No Reason To Cheer
The big news this week is that the Australian economy looks to be in a spot of bother. That’s why the Reserve Bank cut official interest rates.
Normally this is a reason to cheer as the cost of borrowing is reduced and more money gets to slosh around the economy generating investment, jobs and general prosperity.
However, this interest rate cut (to record lows of 1.25%) is a sign that global headwinds are having an impact on Australia. It seems our populace is already fully indebted and very cautious about the future. That caution manifests itself in a tightening of the purse strings due to uncertainty. And who can blame them?
The political environment has been plagued with instability and unpredictability. Thankfully the predicted Labor government didn’t succeed as their policy approach would have diminished consumer confidence even more.
Therein lies the key to growing an economy and why this interest rate cut is more ominous than optimistic. Confidence.
Confidence is everything when it comes to business investment and consumption. When people are confident about the future they will borrow money to purchase the things they want. When business is confident about the future they will borrow money to invest and create jobs and prosperity.
Consumers will borrow money at whatever interest rates are available if they are confident that their jobs and income are secure and their cost of living is manageable. Businesses will borrow at whatever rate they can if they are confident the return on investment will compensate them for the risk.
But confidence is sadly lacking in the Australian economy today. For consumers, every electricity bill brings a pall of fear. Medical costs, government fees and charges, food and utility prices seem to rise at every shop but wages remain steady and jobs insecure. Little wonder the average family worries about their financial lot.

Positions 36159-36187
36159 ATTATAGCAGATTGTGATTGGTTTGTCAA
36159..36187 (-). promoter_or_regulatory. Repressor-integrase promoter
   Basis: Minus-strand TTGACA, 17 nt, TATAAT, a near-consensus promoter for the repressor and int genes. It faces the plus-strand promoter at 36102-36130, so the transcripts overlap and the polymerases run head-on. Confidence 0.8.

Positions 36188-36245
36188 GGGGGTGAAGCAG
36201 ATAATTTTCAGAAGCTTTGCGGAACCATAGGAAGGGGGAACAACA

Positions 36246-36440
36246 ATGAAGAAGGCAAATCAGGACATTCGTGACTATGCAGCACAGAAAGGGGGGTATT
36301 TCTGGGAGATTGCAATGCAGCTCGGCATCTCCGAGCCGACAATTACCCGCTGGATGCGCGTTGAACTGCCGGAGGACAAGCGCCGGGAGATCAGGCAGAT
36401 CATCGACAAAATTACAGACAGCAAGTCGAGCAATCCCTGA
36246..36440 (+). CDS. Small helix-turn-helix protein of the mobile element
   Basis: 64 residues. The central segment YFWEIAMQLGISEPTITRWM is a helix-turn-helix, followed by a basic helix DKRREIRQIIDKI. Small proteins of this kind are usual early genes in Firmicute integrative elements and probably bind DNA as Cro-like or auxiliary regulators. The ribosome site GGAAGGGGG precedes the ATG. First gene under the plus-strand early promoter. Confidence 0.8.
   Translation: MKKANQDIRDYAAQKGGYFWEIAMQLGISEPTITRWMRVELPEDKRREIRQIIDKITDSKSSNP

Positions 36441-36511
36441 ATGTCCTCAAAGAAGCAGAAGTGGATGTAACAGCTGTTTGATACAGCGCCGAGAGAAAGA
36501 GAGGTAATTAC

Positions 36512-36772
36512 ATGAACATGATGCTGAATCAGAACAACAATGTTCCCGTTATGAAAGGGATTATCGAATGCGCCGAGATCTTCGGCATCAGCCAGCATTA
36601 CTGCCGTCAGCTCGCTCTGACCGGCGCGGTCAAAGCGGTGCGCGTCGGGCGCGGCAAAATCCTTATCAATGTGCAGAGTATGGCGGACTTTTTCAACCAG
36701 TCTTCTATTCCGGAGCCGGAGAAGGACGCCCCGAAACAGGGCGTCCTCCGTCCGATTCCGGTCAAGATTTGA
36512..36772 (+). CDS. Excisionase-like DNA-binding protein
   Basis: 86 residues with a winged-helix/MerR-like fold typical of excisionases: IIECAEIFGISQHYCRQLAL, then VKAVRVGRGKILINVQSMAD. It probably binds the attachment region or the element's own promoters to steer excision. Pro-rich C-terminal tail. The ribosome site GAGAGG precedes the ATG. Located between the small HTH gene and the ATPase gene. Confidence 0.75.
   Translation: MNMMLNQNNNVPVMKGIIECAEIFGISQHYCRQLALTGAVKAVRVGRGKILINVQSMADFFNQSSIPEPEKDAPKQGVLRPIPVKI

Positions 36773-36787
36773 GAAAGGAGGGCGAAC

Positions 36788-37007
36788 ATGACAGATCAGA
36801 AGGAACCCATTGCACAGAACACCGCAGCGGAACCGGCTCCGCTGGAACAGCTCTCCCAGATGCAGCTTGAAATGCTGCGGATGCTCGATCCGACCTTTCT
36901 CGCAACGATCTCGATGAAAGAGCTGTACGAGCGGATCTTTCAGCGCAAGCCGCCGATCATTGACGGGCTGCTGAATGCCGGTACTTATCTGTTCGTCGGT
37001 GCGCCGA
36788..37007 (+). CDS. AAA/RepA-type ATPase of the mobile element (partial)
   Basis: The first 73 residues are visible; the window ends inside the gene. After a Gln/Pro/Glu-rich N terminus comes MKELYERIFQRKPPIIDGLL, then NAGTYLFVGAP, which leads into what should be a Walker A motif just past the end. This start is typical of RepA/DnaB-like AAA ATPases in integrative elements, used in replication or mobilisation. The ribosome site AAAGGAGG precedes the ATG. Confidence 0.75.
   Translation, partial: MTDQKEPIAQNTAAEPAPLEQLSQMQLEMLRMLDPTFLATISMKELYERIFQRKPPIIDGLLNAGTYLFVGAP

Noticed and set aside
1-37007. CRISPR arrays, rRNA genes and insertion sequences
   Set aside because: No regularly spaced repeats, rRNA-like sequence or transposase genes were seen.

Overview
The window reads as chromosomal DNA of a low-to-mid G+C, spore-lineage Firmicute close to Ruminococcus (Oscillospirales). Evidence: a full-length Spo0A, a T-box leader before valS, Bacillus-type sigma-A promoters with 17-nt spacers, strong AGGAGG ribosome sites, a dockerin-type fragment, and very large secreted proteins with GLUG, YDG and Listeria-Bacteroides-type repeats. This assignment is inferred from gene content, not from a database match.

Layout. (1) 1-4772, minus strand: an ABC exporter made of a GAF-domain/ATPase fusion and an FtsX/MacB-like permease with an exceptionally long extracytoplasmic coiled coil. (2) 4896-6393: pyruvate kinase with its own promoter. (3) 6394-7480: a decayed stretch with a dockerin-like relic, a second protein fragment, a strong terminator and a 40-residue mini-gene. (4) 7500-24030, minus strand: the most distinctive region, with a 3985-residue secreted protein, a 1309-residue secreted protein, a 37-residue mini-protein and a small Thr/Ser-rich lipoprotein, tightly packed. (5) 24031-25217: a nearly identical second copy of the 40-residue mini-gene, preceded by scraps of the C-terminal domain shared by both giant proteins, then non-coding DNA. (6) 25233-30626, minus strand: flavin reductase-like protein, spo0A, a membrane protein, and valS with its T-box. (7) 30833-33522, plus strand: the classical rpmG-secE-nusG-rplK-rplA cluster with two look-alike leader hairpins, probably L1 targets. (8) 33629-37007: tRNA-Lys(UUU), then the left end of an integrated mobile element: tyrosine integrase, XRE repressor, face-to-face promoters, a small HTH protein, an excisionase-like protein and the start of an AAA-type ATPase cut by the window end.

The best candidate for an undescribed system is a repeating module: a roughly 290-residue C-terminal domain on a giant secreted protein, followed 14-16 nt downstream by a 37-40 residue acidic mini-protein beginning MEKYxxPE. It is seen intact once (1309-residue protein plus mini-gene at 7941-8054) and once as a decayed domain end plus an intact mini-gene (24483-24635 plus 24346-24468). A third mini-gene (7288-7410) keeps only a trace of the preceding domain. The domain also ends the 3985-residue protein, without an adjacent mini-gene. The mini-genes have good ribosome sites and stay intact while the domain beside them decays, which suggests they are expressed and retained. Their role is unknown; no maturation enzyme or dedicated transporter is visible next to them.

For those with a mortgage, the interest rate cut will provide some limited relief but I don’t think it will encourage them to lift their level of consumption – until they are confident about their own financial future.
It’s the same with business. Sure, the cost of funds will diminish but will a long-term investment be justified by lower interest rates?
Interest rates are at record lows for a reason. Our economy is showing signs of being in trouble. Our record economic expansion, fuelled by migration and population growth, is in jeopardy and the Reserve Bank knows it.
The business community also knows that there aren’t that many more bullets in the chamber for the RBA to fire. At these levels, interest rate cuts provide diminishing returns. When they are exhausted then quantitative easing becomes an option. This is better known as money printing. After that negative interest rates may be used. This is where it costs you money to have cash in the bank or buy a bond.
These processes have been happening around the world over the past few years with mixed results. The radical measures have papered over the cracks that the world is enslaved by debt (much of it government debt) which simply cannot be repaid using traditional methods, even at record low-interest rates.
Expect more interest rate cuts in the months ahead but each one will not be a cause for joy but a sign that the problem is only getting worse.
It is my hope that Australia can avoid the worst of this spiral by cutting the size of government, reducing the welfare state and slashing tax rates for the embattled wage earner. That will take political courage and a commitment to prudent policy and good government.
Thankfully, after the election result, we are in with a chance.
Things that make you go Hmm…
A footy fan ban and a propitiously positioned pigeon gave the locals something to scream about. While a parking penalty provokes a pretty pique, you can make a rich man really mad and a formerly left-wing provocateur also seem “insane”.